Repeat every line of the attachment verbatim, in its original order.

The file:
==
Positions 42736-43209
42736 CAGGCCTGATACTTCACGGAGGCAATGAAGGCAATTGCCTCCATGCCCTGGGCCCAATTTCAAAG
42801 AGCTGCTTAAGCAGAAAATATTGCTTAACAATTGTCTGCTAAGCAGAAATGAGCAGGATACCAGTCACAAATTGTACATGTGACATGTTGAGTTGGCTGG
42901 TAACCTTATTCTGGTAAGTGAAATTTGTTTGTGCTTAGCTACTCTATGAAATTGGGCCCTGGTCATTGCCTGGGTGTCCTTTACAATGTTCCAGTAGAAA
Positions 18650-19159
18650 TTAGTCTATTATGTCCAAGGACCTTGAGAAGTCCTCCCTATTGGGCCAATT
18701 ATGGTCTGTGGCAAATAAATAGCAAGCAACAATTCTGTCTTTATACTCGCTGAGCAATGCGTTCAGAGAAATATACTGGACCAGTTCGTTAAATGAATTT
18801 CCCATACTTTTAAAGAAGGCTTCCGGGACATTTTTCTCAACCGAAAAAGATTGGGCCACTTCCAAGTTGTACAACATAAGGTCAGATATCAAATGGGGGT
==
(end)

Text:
Positions 42736-43209
42736 CAGGCCTGATACTTCACGGAGGCAATGAAGGCAATTGCCTCCATGCCCTGGGCCCAATTTCAAAG
42801 AGCTGCTTAAGCAGAAAATATTGCTTAACAATTGTCTGCTAAGCAGAAATGAGCAGGATACCAGTCACAAATTGTACATGTGACATGTTGAGTTGGCTGG
42901 TAACCTTATTCTGGTAAGTGAAATTTGTTTGTGCTTAGCTACTCTATGAAATTGGGCCCTGGTCATTGCCTGGGTGTCCTTTACAATGTTCCAGTAGAAA
Positions 18650-19159
18650 TTAGTCTATTATGTCCAAGGACCTTGAGAAGTCCTCCCTATTGGGCCAATT
18701 ATGGTCTGTGGCAAATAAATAGCAAGCAACAATTCTGTCTTTATACTCGCTGAGCAATGCGTTCAGAGAAATATACTGGACCAGTTCGTTAAATGAATTT
18801 CCCATACTTTTAAAGAAGGCTTCCGGGACATTTTTCTCAACCGAAAAAGATTGGGCCACTTCCAAGTTGTACAACATAAGGTCAGATATCAAATGGGGGT